Google Goggles would provide a perfect window for augmented reality, but the search engine wants to build out its computer vision search database and 3D object coverage first.
It's early days for computer vision software such a
Google Goggles, which some analysts and even Google itself feel hasn't tapped
its true potential.
One such role for Goggles
could be as a vector for AR (augmented reality), which comprises the
overlay of information on real-world views seen through a mobile phone's camera
Goggles is a visual search application that uses smartphone cameras to send image information to Google's computing clouds,
then back to the users' phones to complete an action.
Users of Android and
Apple iPhone smartphones can use the app to snap pictures of landmarks, books,
CDs, wine bottles, art. Google has taught the app to recognize print ads, QR
codes and barcodes, solve
Sudoku puzzles and
menus from one language to another.
But what if Google tweaked Goggles in such a way as to
retrieve not just historic info from its search engine, but to overlay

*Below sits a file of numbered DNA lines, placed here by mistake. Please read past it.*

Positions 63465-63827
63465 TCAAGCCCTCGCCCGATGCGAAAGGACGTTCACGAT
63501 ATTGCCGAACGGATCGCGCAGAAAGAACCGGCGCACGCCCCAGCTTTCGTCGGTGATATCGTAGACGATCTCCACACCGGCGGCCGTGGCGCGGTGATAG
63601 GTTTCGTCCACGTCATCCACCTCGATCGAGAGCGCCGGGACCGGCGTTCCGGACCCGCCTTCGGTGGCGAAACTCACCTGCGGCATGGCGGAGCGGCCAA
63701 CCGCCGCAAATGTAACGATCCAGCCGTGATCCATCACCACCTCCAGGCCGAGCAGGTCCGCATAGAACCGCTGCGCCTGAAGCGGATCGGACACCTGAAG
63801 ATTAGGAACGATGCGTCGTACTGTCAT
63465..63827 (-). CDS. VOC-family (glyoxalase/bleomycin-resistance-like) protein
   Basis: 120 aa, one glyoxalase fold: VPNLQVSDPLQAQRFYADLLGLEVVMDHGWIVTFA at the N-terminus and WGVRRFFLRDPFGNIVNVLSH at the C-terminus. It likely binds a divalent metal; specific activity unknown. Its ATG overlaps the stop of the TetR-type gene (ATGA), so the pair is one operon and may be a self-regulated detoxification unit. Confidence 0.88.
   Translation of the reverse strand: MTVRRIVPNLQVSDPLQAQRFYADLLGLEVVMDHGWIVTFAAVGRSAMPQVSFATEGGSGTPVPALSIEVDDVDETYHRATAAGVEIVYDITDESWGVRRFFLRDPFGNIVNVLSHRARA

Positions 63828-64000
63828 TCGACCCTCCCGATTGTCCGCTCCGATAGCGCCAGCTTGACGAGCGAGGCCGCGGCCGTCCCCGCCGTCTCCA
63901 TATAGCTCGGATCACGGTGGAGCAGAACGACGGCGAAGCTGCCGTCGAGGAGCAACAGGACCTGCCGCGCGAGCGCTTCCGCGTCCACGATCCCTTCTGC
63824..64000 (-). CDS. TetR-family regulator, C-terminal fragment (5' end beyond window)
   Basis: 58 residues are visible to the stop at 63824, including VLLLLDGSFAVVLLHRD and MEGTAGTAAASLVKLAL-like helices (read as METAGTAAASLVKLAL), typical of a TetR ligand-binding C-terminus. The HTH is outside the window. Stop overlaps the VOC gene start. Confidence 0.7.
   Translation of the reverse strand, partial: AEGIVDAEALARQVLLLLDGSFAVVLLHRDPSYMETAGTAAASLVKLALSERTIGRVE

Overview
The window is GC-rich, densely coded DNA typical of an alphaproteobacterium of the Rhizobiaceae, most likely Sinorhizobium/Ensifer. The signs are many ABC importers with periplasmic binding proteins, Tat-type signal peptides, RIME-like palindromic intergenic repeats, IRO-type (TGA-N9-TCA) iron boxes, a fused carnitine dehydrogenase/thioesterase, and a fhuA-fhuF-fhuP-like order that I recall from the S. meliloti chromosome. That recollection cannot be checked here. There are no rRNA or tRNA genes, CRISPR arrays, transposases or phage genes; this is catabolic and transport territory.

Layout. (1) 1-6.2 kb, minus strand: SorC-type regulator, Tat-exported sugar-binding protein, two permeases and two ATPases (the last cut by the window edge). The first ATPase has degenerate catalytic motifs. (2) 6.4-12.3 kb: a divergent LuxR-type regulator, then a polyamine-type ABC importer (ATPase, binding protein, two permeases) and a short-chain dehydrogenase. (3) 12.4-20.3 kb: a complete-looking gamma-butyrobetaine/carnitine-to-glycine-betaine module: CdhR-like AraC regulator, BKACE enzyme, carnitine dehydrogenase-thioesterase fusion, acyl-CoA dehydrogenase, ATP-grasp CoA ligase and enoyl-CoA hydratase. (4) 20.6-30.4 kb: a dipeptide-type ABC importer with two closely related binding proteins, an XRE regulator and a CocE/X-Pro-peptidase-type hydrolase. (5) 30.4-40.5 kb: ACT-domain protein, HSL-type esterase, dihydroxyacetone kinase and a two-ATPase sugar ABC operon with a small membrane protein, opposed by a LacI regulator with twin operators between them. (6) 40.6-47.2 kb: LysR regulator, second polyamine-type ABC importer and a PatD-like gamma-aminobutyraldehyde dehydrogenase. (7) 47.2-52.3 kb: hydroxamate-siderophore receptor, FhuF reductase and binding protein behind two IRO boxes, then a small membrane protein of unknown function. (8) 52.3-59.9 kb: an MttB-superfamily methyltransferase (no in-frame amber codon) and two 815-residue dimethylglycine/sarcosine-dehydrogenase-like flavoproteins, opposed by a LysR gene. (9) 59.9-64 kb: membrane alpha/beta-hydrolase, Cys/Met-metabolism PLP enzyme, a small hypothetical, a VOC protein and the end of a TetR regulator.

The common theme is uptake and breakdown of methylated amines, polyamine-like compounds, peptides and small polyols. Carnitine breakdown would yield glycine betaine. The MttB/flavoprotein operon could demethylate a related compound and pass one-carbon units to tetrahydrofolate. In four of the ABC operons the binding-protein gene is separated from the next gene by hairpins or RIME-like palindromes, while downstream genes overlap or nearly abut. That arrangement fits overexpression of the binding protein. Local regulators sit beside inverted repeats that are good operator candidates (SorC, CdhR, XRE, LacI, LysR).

real-time information about things or even places when a user points the camera
at an object?
Google Goggles Product Manager Shailesh Nalawadi said
Google is considering different applications for AR
"When you do it well in current paradigm, it feels
more real-time," Nalawadi told eWEEK. "AR is a user interface, user
experience innovation. It's something we are looking to do as well, but at the
It's one thing to whip up another newfangled piece of
software, and quite another to find a practical use for it.
Nalawadi provided a hypothetical scenario where Google
might use AR. For example, a mobile phone user could point his Android phone at
a restaurant or bar across the street to learn menu, hours of operation, ratings,
deals and other info.
Some AR browser makers, such as Wikitude and Layar,
operate in this fashion. Google's core goal is rooted
in search, so Nalawadi said Goggles needs to answer another question: what is
the specific piece of information a user is looking for when they search with
their mobile phone?